For the past two and a half years, Maria and Amado Portero—aliases given to protect their identities—have lived, worked, and served among the Muslim community in the Middle East.

A deeply relational couple, the Porteros long to introduce their neighbors to the love of Christ, shining light on traditional narratives about Jesus. While they were on home ministry, we caught up with Amado to hear more about their work.

Q: Tell us a bit about your work. Where are you located? What does an average day look like for you?

We just wrapped up our first two year term serving in the Middle East. We absolutely love it; the people, the culture, and the food are all amazing. When we first moved to the Middle East, Maria and I dove right into language study. About a year and a half in, I took a teaching job at a private school. The days were fairly long and busy and didn’t leave much extra time to build relationships with the community. This role ended after a semester though, and I went back to studying language with Maria.

Currently, we spend our mornings focused on language learning. This typically runs until about noon. Afterwards, we’ll pick up our kids, help them with homework, and spend our afternoons tending to the day’s needs. We generally spend our evenings connecting with our neighbors and building relationships. Every other week, we meet in a house church with a small group of other expats.

Q: What led you to serve in the Middle East?

I had grown up in a missionary family serving in South America. And while I never doubted that God existed, I never quite grasped that he liked me. During a YWAM conference in Tyler, Texas, when I was 15 years old, I felt the Lord break through to me, telling me he was for me. This experience completely rocked my world. And it was here that God gave me a heart to serve others around the world.

At the time, I remember feeling like God was going to launch me right out of high school into work abroad. But God had different plans. I came back to the United States to attend Messiah College (Mechanicsburg, Pa.), so I could learn a marketable skill to use in another country.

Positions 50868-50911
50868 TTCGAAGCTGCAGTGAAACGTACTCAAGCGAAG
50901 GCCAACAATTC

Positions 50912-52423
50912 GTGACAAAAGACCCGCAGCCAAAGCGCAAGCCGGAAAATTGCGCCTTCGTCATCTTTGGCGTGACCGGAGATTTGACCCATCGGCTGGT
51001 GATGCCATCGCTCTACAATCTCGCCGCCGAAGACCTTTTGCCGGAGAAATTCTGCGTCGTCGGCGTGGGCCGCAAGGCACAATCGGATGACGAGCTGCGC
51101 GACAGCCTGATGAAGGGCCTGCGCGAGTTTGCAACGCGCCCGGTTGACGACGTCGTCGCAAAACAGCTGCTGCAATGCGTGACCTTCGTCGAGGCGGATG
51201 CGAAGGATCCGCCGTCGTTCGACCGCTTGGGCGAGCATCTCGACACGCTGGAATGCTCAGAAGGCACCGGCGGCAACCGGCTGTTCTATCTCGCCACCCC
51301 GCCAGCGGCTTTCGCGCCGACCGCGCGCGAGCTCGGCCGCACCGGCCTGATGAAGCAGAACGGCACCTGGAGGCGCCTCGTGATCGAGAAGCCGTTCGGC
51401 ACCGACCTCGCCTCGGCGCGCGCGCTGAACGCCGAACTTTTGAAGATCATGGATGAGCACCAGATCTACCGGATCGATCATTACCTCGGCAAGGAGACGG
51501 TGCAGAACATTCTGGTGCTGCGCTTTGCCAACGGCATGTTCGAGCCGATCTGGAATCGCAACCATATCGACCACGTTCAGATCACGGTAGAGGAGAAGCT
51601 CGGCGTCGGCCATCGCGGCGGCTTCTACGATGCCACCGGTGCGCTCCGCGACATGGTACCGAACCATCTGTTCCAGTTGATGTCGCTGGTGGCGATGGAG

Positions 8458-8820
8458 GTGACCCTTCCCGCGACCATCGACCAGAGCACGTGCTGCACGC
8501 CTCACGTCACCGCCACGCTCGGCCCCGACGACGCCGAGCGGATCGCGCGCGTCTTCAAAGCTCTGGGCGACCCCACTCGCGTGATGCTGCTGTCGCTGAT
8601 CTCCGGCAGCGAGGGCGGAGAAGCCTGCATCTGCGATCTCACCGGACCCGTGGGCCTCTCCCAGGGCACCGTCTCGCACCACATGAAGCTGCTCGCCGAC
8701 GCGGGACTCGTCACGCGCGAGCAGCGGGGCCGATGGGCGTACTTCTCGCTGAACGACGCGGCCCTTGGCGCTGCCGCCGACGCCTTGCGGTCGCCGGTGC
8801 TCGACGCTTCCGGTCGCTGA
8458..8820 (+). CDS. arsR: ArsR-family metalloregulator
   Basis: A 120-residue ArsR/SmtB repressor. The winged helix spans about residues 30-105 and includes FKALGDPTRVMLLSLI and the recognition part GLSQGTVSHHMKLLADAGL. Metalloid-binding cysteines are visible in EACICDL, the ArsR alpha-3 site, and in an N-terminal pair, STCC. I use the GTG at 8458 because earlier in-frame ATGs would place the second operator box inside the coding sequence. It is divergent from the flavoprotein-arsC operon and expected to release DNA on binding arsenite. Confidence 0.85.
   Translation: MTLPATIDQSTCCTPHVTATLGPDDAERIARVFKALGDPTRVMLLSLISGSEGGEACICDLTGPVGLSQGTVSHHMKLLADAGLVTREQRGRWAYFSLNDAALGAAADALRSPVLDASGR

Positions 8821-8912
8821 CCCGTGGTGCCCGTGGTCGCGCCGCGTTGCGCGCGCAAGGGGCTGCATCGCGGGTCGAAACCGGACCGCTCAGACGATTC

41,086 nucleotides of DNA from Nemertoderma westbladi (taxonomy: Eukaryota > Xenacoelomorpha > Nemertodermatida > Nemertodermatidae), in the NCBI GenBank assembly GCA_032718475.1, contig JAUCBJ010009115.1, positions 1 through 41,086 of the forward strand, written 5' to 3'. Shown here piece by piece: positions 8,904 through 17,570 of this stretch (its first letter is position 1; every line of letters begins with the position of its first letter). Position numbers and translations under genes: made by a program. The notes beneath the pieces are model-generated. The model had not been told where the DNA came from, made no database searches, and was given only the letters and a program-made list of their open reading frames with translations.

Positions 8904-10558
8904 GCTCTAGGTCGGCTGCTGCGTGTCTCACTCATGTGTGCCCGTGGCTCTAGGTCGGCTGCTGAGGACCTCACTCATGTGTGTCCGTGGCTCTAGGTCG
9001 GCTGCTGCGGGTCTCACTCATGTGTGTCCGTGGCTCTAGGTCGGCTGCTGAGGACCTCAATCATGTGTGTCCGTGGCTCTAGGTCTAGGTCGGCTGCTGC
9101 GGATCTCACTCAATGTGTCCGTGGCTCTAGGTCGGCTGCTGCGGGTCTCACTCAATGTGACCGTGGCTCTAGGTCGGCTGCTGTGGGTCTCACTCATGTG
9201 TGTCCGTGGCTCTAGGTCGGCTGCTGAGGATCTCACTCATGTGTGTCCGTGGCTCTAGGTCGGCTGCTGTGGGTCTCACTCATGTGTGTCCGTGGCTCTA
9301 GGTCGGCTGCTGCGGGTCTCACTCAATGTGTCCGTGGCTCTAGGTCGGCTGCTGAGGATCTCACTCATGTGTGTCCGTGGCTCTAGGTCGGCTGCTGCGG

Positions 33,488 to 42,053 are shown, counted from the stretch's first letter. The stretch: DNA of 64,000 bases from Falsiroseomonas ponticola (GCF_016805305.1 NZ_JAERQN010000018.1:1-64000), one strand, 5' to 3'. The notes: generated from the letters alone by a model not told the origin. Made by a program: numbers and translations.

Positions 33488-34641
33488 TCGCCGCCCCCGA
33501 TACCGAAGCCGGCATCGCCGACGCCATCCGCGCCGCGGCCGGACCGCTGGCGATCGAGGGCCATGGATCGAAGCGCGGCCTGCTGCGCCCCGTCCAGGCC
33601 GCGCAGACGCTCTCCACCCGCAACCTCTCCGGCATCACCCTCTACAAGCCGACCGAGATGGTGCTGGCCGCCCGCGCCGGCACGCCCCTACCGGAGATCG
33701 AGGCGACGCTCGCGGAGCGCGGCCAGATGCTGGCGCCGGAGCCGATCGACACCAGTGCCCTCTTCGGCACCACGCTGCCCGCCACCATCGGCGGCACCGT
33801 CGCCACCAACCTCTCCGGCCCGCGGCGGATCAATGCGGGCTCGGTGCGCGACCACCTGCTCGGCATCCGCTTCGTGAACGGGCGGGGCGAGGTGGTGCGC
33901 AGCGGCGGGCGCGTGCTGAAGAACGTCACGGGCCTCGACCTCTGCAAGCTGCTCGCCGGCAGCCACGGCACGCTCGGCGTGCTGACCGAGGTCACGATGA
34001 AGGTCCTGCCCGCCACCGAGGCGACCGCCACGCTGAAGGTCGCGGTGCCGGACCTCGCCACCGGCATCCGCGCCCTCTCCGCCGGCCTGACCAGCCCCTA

As I was finishing up my degree in international business around 2002, I watched a documentary on the fall of communism. While watching this documentary, it struck me how a small group of economists worked with those in poverty.

Long before they knew communism was crumbling, they saw the men, women, and children hurt under this system of government and dedicated their lives to serving these people. Their compassion for those in need resounded in me. I decided I wanted to invest my life’s work in places where people are afraid to go, yet where the gospel is so needed. In the back of my mind, I knew I wanted to serve Muslims.

While teaching in South Carolina several years later, I met Maria, who shared my heart for global work. Maria first sensed God calling her to global work while on a trip to London. While there, she received a vision and word from the Lord: “I want you to birth a new generation of Muslim women who know me.”

It took many years from when we first sensed God calling us to service until we left for the Middle East. We hit many detours along the way, but I’m grateful to look back and see all the ways God was growing and shaping us as he prepared us for this work.

Q: What aspects of your work would you like to highlight and celebrate?

More than anything, we celebrate the relationships we get to make. We serve among an incredible group of people and feel continually inspired by the people we meet, the relationships we form, and the conversations we get to have. That said, a few memories stand out to us in particular:

Once early on, about eight months in, we had the privilege of ministering to a small group of Muslim background believers (those who grew up Muslim but now identify as Christians). Muslim background believers (MBBs) are a community we long to encourage and strengthen and bless, and it was such a joy to minister to this group.